By Ben Joravsky
The zoning war in the 35th Ward began with a simple request to convert a two-flat into a three-flat. But the details of that proposal have since been obscured by the reaction of the ward’s alderman, Vilma Colom.
Many of the people living near the two-flat in Logan Square opposed the conversion, but Colom pointedly defied them and voted in favor of it. “I thought I understood Chicago politics, but I can’t figure out why she’s doing this,” says Lorraine Granieri, a longtime resident. “It’s not helping her win over voters, that’s for sure.”
The zoning dispute began last summer with a letter to people living on and near the 2500 block of North Bernard Street from lawyer James Banks notifying them that his client Clemencia Garcia was proposing to up-zone her lot at 2559 N. Bernard from R-3 to R-4. The letter, dated July 21, said that “the property will be used for a residential 3-flat building.”
The proposal raised concerns, and in September about 50 residents met with Garcia, her husband, and Banks, who happens to be the nephew of 36th Ward alderman William Banks, chairman of the City Council’s zoning committee. It was a relatively benign affair. Banks explained that his clients wanted to convert the basement into an apartment for their grown children. They had no intention of renting it to strangers or selling the building, even though the higher zoning would increase its value.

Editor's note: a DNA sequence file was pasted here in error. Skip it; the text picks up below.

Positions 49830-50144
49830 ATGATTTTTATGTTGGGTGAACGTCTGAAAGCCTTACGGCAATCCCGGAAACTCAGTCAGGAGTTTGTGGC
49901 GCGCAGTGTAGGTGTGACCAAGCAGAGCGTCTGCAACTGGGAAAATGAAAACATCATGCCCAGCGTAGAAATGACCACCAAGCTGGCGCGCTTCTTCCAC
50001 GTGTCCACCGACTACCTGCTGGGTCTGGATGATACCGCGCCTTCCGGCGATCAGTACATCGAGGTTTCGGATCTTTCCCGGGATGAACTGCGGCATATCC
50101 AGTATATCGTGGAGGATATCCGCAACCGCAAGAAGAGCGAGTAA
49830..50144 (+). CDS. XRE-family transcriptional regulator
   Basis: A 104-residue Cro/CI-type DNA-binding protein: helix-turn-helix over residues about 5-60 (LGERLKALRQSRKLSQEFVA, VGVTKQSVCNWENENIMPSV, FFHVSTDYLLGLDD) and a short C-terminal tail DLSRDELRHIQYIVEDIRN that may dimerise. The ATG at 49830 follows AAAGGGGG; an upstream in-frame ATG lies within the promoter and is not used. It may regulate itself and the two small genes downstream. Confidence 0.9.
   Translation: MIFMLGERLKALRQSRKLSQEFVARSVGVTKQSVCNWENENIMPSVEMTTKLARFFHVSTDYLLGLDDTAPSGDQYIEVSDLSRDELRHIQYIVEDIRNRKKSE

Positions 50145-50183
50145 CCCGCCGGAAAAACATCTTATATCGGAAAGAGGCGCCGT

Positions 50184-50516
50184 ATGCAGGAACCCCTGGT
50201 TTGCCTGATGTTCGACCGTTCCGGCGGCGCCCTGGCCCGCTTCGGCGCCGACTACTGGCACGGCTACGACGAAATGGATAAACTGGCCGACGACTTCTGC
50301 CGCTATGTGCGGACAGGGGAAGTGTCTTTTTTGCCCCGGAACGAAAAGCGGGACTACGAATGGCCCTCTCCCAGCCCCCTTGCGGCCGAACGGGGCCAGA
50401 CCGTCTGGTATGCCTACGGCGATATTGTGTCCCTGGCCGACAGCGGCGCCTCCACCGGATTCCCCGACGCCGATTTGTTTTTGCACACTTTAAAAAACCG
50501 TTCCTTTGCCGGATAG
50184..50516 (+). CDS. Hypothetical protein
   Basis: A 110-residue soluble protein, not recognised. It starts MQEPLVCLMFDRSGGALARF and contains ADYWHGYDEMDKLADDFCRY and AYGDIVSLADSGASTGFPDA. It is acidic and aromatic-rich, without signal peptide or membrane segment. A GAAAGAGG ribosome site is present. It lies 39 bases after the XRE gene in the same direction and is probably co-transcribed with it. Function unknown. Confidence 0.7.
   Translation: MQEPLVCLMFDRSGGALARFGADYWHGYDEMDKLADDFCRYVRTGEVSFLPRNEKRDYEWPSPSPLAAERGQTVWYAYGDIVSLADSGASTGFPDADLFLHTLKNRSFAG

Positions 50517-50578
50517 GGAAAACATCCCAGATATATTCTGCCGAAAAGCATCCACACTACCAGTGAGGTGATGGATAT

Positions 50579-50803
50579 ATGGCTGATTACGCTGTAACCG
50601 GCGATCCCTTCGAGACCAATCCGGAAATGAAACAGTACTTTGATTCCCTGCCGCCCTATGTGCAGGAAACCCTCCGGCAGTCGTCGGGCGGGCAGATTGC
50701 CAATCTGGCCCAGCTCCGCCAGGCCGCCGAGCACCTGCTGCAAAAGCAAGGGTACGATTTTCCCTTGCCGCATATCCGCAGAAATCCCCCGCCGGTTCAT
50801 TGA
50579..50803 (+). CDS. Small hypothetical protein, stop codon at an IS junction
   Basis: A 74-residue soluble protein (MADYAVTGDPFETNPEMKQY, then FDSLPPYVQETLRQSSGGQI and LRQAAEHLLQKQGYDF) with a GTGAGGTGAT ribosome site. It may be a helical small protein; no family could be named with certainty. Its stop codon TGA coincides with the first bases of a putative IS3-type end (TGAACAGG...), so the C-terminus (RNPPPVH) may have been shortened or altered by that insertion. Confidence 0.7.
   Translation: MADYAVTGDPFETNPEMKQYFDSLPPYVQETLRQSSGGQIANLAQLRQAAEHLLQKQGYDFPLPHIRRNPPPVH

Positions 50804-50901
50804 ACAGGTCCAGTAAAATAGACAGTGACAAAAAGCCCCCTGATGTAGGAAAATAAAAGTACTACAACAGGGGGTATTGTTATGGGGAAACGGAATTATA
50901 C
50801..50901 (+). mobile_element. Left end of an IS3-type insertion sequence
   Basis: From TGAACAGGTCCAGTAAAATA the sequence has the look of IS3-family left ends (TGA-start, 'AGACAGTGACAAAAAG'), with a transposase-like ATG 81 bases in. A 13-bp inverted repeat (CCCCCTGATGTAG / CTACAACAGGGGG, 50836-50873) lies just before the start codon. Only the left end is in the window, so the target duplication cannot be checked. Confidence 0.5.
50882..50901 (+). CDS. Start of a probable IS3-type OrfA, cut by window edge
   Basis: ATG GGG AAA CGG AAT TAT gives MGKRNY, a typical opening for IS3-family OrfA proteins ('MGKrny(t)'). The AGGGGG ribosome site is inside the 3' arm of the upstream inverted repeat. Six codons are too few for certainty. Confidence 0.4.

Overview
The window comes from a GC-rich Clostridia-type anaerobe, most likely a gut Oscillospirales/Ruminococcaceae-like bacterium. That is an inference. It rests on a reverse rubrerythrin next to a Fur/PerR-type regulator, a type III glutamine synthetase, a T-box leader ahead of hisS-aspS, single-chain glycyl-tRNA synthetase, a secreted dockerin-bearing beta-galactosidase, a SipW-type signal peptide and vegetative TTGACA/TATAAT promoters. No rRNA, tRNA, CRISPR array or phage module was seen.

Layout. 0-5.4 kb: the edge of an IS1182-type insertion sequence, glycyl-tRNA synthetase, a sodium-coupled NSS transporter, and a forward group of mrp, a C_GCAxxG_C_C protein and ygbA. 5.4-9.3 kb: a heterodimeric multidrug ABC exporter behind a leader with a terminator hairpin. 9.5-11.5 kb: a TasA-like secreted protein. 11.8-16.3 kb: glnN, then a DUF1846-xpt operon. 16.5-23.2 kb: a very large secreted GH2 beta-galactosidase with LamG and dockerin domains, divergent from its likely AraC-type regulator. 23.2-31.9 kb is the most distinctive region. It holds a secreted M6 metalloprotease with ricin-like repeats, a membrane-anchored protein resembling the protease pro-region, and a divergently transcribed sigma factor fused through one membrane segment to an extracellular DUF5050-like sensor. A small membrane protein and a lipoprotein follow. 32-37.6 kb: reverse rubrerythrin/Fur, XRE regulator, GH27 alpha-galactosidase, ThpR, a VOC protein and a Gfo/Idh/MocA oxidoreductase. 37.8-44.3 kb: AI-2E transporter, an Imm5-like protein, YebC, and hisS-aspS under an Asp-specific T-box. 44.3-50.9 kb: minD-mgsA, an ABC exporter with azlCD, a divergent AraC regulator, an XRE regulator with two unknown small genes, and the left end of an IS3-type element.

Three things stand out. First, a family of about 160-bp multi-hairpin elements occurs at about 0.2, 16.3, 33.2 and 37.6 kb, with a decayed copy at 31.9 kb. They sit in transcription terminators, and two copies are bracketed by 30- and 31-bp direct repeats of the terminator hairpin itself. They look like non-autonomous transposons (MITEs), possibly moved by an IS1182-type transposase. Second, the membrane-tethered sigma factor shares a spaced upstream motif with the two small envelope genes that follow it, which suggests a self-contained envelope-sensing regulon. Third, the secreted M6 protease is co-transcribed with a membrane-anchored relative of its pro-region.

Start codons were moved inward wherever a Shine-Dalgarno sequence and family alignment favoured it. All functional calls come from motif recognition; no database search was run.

But Granieri, who lives on Bernard, and her neighbors remained skeptical of the proposal. It was, they thought, a case of “spot zoning,” breaking up the generally uniform zoning of a neighborhood. It also struck them as a sign of undesirable things to come. For better or worse, prosperity has been creeping into Logan Square. Rents have been rising, and property, particularly vacant lots, is now at a premium. The area is ripe for the sort of landgrab that’s transformed Lakeview, Wicker Park, and Bucktown, with developers enticing home owners to sell fast so they can knock down their single-family homes and replace them with tall, thin three-flats.
“I know that this particular request is not life and death–it’s a simple case of someone wanting to develop a basement apartment,” says Bruce Embrey, a Bernard Street resident. “But people felt this could be the edge of the wedge, the start of the transformation of Logan Square into Bucktown. You could wind up with a situation where ten people are living on a lot where there once were four–which means a lot more congestion,”